These Iconic Photos of Steve Jobs Show His Powerful Influence on the Technology Industry
Steve Jobs was one of the most innovative, most intelligent people to ever live. He took a small idea and turned it into the world’s first trillion-dollar company. Although he only lived to be 56, Jobs created an empire with Apple, and the company was the first in the world to be worth $1 trillion. These iconic photos show the powerful influence Jobs had on the industry.
1976: Steve Jobs and Steve Wozniak found Apple Computer, Inc.
Steve Jobs was born and raised in San Francisco and attended Reed College — up until he decided to drop out. He eventually traveled the world for a bit before partnering with Steve Wozniak to found Apple Computer, Inc. Wozniak had invented a computer, known as Apple I, and wanted Jobs to work with him on developing the company that would market it. Jobs shared the above photo at an Apple conference (decades after it was taken), showing where the two started and how far they’ve come.
Next: This invention put them on the map.
1976: Jobs and Wozniak saw major success with the second computer, Apple II
This is where the fun — and a lifetime of hard work — really started. In 1976, Steve Jobs and Steve Wozniak developed the first-ever Apple computer inside Jobs’ childhood home. This computer differed from any others at the time because it was technically a “microcomputer” meant for a single person. While bigger computers had already been invented, technology of this caliber had been unheard of before. Jobs and Wozniak pioneered possibly the biggest-ever change in the technology industry.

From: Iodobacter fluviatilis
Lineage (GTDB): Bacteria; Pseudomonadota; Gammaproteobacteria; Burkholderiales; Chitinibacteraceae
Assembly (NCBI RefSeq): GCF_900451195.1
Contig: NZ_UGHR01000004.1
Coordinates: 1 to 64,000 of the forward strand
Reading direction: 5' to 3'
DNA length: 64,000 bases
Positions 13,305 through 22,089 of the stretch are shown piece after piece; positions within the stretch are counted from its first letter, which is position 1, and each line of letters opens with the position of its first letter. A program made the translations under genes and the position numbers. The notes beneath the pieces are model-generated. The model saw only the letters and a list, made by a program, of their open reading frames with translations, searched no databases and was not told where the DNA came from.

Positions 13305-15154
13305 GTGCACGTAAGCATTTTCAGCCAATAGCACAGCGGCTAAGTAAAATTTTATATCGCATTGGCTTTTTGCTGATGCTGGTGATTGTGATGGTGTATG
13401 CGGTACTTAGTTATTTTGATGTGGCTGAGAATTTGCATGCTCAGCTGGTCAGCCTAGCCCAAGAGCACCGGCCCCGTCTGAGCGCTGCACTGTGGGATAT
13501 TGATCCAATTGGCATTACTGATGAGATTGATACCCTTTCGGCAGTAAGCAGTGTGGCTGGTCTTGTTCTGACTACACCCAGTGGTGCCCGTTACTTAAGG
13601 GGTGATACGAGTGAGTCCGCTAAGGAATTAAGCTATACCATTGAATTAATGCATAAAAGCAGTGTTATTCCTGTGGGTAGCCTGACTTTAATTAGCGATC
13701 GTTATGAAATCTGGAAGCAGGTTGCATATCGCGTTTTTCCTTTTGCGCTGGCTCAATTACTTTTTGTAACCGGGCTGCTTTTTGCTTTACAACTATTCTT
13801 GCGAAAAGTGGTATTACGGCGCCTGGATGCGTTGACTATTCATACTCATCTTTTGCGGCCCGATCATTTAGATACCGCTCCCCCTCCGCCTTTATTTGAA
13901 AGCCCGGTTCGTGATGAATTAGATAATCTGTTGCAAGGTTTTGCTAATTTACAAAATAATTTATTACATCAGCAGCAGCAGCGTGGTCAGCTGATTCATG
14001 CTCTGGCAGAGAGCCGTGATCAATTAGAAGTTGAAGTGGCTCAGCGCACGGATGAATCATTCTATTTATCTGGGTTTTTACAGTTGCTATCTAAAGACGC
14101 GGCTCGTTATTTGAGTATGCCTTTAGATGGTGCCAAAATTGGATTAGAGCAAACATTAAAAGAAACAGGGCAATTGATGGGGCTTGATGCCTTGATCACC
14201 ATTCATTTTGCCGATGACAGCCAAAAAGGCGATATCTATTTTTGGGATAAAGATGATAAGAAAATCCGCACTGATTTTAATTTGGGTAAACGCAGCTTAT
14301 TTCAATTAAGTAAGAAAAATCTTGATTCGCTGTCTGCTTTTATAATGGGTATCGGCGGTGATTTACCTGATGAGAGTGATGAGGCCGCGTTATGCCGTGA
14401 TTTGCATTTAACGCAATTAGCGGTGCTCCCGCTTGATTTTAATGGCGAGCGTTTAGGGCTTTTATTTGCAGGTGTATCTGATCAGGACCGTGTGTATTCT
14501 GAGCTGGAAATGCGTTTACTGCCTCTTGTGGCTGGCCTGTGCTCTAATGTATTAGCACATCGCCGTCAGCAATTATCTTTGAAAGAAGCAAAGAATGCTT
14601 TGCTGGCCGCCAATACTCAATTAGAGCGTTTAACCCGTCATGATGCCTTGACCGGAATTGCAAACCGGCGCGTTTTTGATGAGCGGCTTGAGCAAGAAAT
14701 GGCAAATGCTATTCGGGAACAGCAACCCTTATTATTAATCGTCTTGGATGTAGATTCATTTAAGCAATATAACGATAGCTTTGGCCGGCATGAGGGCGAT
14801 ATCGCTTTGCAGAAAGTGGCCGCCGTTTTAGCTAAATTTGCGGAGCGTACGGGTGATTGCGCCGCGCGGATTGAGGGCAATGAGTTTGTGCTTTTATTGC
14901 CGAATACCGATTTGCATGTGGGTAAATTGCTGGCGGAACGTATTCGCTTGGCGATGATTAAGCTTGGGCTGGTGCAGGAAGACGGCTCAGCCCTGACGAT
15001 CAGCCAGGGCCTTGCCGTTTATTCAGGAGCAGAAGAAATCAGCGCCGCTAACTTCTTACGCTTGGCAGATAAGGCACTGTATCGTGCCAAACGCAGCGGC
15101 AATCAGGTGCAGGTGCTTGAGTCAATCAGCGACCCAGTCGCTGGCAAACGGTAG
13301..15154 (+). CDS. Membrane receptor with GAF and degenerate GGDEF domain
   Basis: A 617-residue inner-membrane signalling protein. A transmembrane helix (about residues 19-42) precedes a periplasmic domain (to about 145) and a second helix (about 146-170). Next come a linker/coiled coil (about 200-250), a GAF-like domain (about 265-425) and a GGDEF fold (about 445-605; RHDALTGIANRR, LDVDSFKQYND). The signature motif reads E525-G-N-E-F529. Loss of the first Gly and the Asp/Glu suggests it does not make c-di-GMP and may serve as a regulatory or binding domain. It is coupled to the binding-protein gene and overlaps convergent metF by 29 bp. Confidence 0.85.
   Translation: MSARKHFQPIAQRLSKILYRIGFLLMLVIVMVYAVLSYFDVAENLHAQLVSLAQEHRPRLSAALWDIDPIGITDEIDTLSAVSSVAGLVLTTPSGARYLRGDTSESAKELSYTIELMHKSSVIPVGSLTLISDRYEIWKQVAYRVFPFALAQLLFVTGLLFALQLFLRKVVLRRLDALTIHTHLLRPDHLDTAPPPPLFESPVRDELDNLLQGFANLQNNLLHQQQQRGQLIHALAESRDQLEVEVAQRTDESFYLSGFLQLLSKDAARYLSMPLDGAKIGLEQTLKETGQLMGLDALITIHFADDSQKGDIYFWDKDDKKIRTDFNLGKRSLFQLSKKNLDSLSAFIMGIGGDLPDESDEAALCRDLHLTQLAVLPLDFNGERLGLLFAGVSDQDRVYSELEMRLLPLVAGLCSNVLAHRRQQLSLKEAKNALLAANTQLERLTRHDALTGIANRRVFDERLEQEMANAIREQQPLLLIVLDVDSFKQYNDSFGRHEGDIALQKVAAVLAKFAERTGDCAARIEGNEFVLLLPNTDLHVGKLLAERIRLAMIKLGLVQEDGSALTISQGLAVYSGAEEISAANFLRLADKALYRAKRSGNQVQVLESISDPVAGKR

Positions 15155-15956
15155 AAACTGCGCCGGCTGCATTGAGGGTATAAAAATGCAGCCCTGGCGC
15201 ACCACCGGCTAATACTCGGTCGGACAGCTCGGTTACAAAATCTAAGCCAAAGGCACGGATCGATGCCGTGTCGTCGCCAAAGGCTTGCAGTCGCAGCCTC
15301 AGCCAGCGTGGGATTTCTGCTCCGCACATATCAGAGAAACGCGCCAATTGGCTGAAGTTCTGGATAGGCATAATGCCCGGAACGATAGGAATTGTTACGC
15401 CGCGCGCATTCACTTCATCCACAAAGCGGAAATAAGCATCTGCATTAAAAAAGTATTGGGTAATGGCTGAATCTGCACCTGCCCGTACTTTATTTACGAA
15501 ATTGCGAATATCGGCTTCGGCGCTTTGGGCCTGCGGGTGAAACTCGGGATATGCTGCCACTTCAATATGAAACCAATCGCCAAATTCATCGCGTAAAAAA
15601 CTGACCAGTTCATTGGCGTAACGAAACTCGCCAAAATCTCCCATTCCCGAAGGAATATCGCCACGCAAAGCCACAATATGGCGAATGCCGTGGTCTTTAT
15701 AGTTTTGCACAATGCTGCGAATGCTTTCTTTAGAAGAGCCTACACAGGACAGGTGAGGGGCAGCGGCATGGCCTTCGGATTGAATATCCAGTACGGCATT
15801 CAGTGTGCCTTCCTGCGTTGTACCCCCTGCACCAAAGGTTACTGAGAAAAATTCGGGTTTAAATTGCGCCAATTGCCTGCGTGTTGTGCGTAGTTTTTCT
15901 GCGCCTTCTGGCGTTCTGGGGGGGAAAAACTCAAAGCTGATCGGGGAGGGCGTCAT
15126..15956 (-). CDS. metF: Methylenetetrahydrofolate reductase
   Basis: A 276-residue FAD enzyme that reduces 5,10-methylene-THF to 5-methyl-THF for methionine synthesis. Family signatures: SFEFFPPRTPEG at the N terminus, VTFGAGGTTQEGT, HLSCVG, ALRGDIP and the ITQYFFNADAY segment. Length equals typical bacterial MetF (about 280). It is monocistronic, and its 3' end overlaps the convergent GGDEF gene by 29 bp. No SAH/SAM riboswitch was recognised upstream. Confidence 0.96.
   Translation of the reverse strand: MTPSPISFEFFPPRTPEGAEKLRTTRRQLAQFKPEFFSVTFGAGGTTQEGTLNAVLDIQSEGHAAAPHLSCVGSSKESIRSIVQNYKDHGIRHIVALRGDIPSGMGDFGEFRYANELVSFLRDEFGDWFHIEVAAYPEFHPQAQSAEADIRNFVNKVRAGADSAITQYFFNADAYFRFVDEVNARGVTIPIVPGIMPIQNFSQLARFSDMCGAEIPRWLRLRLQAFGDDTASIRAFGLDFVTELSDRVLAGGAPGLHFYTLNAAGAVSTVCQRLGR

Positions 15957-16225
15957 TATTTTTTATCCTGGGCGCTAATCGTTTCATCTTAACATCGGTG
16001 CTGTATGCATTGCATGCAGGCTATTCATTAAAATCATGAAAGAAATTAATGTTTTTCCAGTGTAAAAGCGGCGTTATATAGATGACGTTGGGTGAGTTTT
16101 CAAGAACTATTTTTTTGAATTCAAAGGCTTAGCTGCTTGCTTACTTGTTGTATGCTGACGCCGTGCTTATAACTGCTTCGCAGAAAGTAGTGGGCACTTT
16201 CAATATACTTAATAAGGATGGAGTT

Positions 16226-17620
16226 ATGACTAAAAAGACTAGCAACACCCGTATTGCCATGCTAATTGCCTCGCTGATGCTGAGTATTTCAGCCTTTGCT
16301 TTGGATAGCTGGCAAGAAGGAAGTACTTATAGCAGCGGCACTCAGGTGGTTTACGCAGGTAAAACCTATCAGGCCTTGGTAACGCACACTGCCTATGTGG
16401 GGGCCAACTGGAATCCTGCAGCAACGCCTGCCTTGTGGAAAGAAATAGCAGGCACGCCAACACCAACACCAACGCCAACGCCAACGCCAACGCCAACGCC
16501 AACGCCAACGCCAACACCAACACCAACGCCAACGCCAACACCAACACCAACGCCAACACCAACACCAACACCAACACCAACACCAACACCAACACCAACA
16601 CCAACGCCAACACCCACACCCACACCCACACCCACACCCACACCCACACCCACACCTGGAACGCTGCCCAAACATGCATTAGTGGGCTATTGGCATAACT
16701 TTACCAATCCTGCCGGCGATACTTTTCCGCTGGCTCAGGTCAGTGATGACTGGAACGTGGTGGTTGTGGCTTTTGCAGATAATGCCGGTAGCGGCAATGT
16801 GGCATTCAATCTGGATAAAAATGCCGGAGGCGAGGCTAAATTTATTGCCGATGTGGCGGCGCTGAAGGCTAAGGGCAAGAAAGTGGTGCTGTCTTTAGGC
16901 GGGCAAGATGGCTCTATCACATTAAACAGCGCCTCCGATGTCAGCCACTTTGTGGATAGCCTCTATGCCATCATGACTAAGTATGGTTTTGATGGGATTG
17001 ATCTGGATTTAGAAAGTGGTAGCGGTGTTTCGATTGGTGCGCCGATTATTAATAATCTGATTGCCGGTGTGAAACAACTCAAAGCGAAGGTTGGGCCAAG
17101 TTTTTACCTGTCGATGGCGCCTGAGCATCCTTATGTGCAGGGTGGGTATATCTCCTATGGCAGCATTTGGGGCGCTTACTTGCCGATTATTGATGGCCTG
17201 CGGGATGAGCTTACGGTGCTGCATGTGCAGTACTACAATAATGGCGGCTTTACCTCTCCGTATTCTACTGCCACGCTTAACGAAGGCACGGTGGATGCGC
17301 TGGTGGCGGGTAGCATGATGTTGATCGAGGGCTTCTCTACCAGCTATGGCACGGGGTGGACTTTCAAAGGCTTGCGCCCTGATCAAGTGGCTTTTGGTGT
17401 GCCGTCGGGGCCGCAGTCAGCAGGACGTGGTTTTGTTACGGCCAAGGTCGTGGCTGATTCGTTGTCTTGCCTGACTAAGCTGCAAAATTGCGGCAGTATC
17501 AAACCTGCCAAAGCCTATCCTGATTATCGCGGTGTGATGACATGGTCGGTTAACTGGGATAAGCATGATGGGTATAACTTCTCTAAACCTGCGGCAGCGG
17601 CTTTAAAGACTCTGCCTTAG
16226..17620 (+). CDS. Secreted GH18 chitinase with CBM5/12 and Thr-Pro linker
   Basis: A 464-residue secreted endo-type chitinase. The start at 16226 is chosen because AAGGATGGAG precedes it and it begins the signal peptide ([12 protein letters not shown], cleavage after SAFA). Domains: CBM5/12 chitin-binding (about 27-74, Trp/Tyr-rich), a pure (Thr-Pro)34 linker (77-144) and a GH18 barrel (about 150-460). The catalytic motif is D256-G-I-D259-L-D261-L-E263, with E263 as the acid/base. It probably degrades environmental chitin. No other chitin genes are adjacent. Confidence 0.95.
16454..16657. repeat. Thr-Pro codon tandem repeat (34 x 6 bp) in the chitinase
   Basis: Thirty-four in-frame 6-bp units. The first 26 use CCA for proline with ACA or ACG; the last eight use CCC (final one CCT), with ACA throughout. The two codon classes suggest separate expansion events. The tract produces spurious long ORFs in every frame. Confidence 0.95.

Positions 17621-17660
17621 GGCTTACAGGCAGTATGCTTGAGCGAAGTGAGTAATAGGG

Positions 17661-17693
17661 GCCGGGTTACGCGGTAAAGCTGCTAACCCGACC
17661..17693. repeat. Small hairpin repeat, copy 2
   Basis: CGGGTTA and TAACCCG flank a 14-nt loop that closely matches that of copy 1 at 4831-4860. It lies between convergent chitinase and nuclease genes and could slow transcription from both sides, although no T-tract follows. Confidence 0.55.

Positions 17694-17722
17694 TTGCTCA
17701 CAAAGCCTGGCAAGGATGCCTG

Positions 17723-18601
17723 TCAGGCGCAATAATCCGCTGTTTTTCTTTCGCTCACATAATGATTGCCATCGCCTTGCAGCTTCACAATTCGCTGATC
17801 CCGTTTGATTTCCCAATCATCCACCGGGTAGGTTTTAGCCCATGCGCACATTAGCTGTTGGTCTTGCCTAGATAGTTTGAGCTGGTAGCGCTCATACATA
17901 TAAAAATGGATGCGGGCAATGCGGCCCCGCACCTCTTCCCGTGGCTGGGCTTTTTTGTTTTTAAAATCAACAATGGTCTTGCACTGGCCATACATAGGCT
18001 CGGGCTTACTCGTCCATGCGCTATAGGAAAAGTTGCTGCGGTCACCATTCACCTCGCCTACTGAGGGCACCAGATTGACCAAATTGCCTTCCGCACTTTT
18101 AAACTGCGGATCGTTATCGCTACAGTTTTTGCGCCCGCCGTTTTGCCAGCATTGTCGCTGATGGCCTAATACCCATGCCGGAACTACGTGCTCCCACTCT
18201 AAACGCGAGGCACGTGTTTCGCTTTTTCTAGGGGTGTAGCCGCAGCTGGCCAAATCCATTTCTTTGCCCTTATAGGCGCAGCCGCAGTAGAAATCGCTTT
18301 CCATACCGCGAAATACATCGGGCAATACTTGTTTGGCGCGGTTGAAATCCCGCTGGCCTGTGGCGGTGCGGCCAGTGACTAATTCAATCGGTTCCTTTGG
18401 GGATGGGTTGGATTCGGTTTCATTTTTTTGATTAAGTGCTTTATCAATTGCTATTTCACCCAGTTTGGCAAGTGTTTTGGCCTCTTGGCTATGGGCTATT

Next: Two decades later, Apple hit a funk.
1997: Jobs notes a big financial loss, but plans only financial gain for the future
By now, Apple has made a big name for itself — but it was still an uphill battle. In the late 1990s, the company wasn’t where it wanted to be financially, but Jobs vowed he had a plan to bring the success he’d initially expected. The company reported losses of 30% in 1997 compared to 1996. In the above photo, taken in 1997, Jobs speaks at a press conference about the future of his company. At this point, he had established himself as a force to be reckoned with thanks to the development of his next-level computers and software.
Next: Jobs sees the financial success he had hoped for.
January 1998: Jobs reports that the 1998 first-quarter profits should exceed $45 million
Apple took a financial hit in 1997– it lost money compared to its 1996 earnings. But Jobs had ideas up his sleeve to turn the company around and take it to a new level. During his Keynote Address at the MacWorld Expo in 1998, Jobs explained that the company’s first-quarter profits for 1998 should exceed $45 million — proving the tech wizard was right not to give up on his company.
Next: Over time, Jobs’ computers became more and more of a household need.
January 1999: Jobs takes the desktop computer to new heights